Saint Patrick’s Church and graveyard is located at the east end of the main street. A shrine at the front was dedicated on July 13, 1975 by the Reverend Cletus F. O’Donnell, Bishop of Madison.
The shrine is in memory of Father Samuel Mazzuchelli who became the resident pastor of Benton in 1849 and spent the last 15 years of his life there. The Irish miners called him Father Matthew Kelly but he was neither Irish nor a Kelly.
Father Mazzuchelli was born in Milan, Italy on November 4, 1806 to wealthy parents. Instead of following in his father’s footsteps into business he became a priest. He arrived in the lead mining region of south-western Wisconsin in 1835. He set about establishing schools and preparing teachers for the education of miner’s children. 1n 1847 he formed the Sinsinawa Dominican Sisters which was Wisconsin’s first teaching sisterhood.
The grave of Father Mazzuchelli at Saint Patrick’s Church in Benton is visited by many people. Some consider it a religious pilgrimage.
He designed and built 20 churches in the Upper Mississippi Valley during his lifetime.
The present Saint Patrick’s Church was built of stone in 1851 after the congregation outgrew the first church. The new church was build over the old one so there was no interruption in the mass during the building. When the new church was completed Father Mazzuchelli had the old building carefully dismantled and reconstructed as the Saint Clara Academy. The academy taught science with the earliest laboratory instruments. He actually helped with the construction of the new church by quarrying stone. Having a keen knowledge of architectural design his Italian influence can be observed in Saint Patrick’s Church.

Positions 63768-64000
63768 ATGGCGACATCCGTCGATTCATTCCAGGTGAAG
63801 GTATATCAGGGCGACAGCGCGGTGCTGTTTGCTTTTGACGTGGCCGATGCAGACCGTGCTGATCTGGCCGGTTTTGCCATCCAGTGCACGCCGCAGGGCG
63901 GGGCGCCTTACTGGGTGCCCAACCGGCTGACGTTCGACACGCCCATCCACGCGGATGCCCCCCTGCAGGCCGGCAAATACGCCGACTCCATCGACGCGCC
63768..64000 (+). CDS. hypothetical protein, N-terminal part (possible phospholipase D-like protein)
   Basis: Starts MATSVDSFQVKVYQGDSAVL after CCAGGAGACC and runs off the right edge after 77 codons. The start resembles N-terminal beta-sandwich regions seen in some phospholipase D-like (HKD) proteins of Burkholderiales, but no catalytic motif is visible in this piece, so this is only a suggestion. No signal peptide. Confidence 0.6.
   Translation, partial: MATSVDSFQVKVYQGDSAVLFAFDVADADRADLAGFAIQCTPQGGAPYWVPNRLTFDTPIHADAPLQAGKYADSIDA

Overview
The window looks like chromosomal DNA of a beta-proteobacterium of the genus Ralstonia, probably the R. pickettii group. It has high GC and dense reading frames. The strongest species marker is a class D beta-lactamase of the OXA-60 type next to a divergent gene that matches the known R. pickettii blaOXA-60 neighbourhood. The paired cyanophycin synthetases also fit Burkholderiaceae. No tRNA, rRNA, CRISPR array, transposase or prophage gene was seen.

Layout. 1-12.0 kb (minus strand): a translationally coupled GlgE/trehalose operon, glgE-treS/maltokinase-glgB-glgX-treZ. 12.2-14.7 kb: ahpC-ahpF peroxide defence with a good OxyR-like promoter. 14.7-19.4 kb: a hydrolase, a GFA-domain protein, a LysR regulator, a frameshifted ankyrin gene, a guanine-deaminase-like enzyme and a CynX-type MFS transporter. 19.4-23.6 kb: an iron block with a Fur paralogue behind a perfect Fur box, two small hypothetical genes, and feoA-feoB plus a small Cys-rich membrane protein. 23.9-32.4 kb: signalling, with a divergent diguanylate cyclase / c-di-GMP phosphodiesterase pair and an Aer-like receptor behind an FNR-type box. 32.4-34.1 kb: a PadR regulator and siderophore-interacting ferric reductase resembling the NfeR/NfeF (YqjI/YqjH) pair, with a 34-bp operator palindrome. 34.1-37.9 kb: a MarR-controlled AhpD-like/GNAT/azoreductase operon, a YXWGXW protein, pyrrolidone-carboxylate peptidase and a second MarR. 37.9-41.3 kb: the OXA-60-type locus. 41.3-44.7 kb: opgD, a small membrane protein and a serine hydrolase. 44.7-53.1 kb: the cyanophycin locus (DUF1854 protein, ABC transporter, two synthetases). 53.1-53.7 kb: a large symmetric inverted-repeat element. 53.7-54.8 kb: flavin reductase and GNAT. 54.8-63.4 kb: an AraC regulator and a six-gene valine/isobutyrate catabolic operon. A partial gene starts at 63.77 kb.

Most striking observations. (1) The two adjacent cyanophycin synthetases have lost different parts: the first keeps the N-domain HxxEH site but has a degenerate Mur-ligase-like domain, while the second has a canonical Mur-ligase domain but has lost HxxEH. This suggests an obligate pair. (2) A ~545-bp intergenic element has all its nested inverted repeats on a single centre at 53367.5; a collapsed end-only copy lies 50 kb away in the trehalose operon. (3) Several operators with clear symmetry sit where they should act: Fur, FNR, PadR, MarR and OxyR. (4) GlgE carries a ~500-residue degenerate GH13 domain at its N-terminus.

Father Mazzuchelli’s life was cut short by pneumonia which he is said to have developed while making a call to a sick parishioner. He was only 58 when he died and there is little doubt this remarkable man had much left to offer the region he made his home far from his native Milan.
Lead mining brought laborers to the corner of Illinois, Wisconsin, Iowa and Minnesota from all over Europe. When mines closed in places like Cornwall it was normal for mining families to immigrate to the new mining locations in America. The workers got along, unified by their common professions, and practiced their various versions of Christianity with the freedom the writers of the U.S. constitution had intended. Most towns in the area have several churches of different denominations within sight of each other. While the miner’s work was hard their spiritual lives were fulfilled.
Many people hope that one day Father Samuel Mazzuchelli will one day be declared a saint.